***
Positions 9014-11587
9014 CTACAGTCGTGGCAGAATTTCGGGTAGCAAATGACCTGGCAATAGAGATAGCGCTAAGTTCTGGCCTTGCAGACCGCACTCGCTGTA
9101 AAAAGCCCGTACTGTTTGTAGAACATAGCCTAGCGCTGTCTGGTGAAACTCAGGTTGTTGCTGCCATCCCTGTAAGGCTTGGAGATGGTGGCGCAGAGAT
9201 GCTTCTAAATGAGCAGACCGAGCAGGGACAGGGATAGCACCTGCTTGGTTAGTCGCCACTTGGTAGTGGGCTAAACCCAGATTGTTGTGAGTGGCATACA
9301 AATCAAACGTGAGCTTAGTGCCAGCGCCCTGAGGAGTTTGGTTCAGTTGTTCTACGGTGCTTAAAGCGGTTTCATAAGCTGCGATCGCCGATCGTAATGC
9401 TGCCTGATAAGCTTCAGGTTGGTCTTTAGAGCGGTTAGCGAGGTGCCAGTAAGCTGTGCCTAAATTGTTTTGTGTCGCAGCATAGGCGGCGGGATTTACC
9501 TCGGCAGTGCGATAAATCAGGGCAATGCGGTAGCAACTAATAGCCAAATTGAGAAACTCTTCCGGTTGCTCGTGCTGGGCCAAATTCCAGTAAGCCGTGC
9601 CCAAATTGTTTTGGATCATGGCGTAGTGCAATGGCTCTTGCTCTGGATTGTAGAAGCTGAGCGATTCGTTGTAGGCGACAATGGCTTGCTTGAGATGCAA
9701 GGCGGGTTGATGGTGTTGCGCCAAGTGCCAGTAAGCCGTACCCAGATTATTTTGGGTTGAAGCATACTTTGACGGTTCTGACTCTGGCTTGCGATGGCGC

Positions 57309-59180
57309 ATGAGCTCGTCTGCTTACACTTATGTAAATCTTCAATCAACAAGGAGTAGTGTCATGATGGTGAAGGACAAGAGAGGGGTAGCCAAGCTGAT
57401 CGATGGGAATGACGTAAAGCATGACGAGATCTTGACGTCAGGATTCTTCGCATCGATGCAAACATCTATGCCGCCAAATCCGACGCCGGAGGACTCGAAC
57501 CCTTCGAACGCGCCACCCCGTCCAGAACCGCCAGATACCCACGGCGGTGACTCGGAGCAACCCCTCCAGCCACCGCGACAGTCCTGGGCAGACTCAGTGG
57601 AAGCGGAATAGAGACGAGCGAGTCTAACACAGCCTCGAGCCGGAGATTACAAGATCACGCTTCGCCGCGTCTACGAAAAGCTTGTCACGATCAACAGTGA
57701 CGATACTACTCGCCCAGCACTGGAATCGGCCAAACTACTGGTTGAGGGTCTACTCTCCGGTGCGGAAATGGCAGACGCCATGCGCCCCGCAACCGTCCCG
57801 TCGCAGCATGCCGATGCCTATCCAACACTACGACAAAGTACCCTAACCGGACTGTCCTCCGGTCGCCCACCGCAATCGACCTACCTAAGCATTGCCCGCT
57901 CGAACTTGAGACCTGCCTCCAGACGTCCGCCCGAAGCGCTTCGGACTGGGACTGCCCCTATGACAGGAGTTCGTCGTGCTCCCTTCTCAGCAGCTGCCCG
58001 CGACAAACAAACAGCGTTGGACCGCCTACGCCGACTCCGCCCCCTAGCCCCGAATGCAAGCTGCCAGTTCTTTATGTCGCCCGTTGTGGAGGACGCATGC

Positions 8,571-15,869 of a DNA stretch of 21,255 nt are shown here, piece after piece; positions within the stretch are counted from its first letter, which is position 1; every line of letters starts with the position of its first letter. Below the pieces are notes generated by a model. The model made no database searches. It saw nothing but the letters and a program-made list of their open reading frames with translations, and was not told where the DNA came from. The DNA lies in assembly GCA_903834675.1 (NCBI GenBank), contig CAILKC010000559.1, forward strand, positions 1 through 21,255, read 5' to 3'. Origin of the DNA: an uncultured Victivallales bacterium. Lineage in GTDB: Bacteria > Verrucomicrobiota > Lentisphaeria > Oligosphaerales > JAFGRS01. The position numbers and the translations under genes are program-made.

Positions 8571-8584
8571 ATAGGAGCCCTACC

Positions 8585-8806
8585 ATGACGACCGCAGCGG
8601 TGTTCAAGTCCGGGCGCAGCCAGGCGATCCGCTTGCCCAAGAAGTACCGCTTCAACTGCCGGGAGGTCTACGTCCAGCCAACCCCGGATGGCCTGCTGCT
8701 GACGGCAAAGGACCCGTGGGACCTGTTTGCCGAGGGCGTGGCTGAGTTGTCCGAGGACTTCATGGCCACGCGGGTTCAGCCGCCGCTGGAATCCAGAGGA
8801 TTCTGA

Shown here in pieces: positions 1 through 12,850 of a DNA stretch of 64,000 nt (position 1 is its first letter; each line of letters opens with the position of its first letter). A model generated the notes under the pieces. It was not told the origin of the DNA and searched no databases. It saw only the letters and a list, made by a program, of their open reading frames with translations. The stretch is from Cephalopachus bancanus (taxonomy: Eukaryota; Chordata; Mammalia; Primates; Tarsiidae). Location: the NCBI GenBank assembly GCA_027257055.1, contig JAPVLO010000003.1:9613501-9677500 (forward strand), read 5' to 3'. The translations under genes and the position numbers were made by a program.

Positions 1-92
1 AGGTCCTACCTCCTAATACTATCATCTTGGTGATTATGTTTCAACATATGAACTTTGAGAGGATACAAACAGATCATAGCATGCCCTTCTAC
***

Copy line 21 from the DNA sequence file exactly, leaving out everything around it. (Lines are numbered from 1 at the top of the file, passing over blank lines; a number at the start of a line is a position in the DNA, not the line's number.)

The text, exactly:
8571 ATAGGAGCCCTACC